Training the Drones of the Future: MicroSoft’s New AI-Powered Drone Simulator Is Made for Drones, Not People
BY Zacc Dukowitz27 July 2022
Microsoft recently shared a preview of Project AirSim, an AI-powered simulator that it’s been working on for five years.
When we hear the words “drone simulator” we typically think of a virtual environment made to train pilots. But AirSim is made to test and train autonomous drones.
The goal of Project AirSim is to help drone manufacturers make their drones autonomous without having to make their own simulators.
Project AirSim can be used to test and train autonomous drones for delivery, search and rescue, inspections missions, and other real world scenarios. Drone companies working to make their drones autonomous can use the simulator to see how their drones might operate in real world scenarios, allowing them to put their autonomy algorithms to the test before actually deploying them.
And it’s not just for drones. It can also be used to test drone taxis and other large Advanced Aerial Mobility (AAM) vehicles, like giant cargo drones.
A drone taxi simulation from Project AirSim
To make Project AirSim, developers at MicroSoft extensively researched and tested AI and deep learning (a phrase for using AI and machine learning to allow an algorithm to learn, similar to how a human learns).
The project began in 2017 as AirSim, an open-source AI research and experimentation project whose aim was to share research code and test new ideas around aerial AI development and simulation. When Project AirSim launches, the original AirSim project will be retired.
As MicroSoft points out on the AirSim page, when it first began the simulator project, the idea of launching actual drone delivery programs was still somewhat in the realm of sci-fi. Fast forward five years, and we now have several companies making drone deliveries in the U.S., with rapid expansion from companies like Zipline and Amazon Prime expected for the near future.
The Future of Autonomous Drone Ops
Training an AI algorithm to fly so that it can deal with any scenario it might encounter requires a huge amount of data.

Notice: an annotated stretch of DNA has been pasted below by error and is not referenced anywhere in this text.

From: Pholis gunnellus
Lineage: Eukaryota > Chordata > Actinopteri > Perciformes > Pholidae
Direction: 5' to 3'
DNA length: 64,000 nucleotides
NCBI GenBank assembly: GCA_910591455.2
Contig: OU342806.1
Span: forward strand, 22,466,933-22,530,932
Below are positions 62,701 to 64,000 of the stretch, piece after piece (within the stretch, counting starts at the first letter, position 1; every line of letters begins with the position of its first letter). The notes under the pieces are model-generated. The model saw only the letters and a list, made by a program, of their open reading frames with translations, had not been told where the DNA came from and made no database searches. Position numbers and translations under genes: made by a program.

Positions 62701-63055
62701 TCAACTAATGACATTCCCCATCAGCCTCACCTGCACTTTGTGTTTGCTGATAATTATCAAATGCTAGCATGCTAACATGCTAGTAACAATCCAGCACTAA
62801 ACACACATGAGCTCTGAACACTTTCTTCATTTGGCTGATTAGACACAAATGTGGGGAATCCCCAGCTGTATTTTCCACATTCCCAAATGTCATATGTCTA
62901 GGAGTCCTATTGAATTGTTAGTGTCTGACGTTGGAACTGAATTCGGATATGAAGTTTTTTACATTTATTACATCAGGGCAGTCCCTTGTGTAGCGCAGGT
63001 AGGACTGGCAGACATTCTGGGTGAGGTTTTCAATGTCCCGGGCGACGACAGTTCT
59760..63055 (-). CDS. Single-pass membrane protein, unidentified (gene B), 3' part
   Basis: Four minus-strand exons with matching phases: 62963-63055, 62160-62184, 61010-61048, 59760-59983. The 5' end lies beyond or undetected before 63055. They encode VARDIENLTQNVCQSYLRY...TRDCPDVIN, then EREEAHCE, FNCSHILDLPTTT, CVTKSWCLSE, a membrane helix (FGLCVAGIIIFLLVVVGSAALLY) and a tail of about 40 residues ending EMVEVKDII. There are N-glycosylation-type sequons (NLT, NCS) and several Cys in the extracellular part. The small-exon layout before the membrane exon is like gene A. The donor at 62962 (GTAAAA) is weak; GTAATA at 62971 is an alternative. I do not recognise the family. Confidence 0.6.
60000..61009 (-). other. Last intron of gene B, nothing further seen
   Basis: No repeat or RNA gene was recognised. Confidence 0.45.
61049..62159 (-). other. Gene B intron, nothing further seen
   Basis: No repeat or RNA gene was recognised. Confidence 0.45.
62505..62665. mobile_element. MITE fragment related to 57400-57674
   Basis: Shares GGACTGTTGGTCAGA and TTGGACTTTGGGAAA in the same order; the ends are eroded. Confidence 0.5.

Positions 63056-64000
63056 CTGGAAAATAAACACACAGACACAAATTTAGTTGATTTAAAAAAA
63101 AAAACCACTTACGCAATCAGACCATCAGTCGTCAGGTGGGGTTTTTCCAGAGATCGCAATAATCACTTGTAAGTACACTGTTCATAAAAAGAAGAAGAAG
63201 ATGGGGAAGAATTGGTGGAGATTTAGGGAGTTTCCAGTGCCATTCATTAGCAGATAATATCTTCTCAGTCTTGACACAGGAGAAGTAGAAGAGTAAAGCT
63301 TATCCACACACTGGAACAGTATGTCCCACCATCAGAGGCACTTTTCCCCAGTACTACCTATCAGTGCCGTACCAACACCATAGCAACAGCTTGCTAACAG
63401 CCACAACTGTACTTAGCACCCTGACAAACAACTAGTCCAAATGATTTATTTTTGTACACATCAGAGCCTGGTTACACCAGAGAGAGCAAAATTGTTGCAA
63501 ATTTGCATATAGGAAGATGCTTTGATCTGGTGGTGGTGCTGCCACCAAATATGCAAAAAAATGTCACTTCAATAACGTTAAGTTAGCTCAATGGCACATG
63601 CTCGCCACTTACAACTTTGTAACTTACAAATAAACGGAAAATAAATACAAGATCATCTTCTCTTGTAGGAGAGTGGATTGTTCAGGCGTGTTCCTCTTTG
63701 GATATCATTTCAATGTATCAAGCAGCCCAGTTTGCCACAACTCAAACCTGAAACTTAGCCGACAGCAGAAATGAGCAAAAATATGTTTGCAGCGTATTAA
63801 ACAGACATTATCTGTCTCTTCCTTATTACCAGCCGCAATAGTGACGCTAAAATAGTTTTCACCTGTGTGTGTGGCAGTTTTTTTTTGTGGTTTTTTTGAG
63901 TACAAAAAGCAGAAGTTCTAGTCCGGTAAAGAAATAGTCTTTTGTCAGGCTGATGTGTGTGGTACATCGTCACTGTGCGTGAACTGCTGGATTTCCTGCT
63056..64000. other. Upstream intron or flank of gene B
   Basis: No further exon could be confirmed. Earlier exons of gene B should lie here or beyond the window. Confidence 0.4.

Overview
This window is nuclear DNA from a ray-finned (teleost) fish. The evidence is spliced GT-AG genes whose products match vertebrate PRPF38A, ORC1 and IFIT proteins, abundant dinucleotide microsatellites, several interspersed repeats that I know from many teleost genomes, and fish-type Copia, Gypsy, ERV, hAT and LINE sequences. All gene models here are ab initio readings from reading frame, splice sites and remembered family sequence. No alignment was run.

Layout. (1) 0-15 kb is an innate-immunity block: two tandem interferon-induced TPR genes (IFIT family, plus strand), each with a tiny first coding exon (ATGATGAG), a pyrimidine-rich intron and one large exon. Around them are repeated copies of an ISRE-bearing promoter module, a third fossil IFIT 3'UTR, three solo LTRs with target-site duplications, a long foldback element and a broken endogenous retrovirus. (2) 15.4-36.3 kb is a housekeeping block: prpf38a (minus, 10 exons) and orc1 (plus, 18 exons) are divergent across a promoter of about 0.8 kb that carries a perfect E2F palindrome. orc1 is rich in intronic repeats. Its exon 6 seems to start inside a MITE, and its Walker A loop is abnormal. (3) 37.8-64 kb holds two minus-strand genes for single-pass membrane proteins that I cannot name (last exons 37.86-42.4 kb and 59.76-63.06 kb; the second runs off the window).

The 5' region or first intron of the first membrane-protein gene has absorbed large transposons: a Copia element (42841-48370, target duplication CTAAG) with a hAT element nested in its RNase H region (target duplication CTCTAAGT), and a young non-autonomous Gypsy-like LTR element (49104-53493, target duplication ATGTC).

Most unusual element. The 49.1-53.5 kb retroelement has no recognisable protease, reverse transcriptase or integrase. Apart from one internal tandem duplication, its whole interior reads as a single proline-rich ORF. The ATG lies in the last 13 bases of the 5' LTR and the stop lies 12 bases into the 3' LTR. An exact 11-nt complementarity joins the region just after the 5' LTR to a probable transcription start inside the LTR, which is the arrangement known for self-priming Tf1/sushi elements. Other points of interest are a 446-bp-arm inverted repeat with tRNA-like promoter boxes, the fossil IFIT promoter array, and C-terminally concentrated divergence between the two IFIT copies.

For a drone to fly on its own it needs to know what to do in any situation that might arise, including knowing how to operate in bad weather, how to avoid collisions, and how to land when there isn’t an ideal location for doing so.
Further, each type of job a drone does may require specialized knowledge.
For deliveries, for example, the drone needs to be able to anticipate how the weight of the package it carries could impact its battery life and its maneuverability. And for inspections, the drone needs to know how weather and other environmental factors may impact its ability to collect the visual data needed for the inspection.
Autonomous systems will transform many industries and enable many aerial scenarios, from the last-mile delivery of goods in congested cities to the inspection of downed power lines from 1,000 miles away. But first, we must safely train these systems in a realistic, virtualized world.
– Gurdeep Pall, Microsoft VP for Business Incubations in Technology and Research at Microsoft
To make the simulations realistic, Project AirSim offers companies a library of simulated urban and rural locales, allowing them to pull from maps of real places to create the environment in which they perform their testing and training.
For now, Project AirSim will come with three real world scenarios, or aerial autonomy use cases.
1. Infrastructure Inspection
Autonomous solutions greatly reduce the costs and risks associated with inspection of infrastructure such as cell towers or wind turbines. AI models detect and avoid obstacles during flight, then identify anomalies in the inspection.
2. Last-mile Delivery
Delivery of goods in urban environments is one of the most time-consuming and costly parts of the supply chain. Autonomous aerial solutions enable industries to move cargo more efficiently and sustainably.
3. Urban Air Mobility
Autonomous uncrewed aviation offers great advances for urban transportation. Simulated models optimize flight routes and fuel use to serve passengers efficiently and safely.
Watch this video to learn more about Project AirSim and MicroSoft’s vision for the future of aerial autonomy: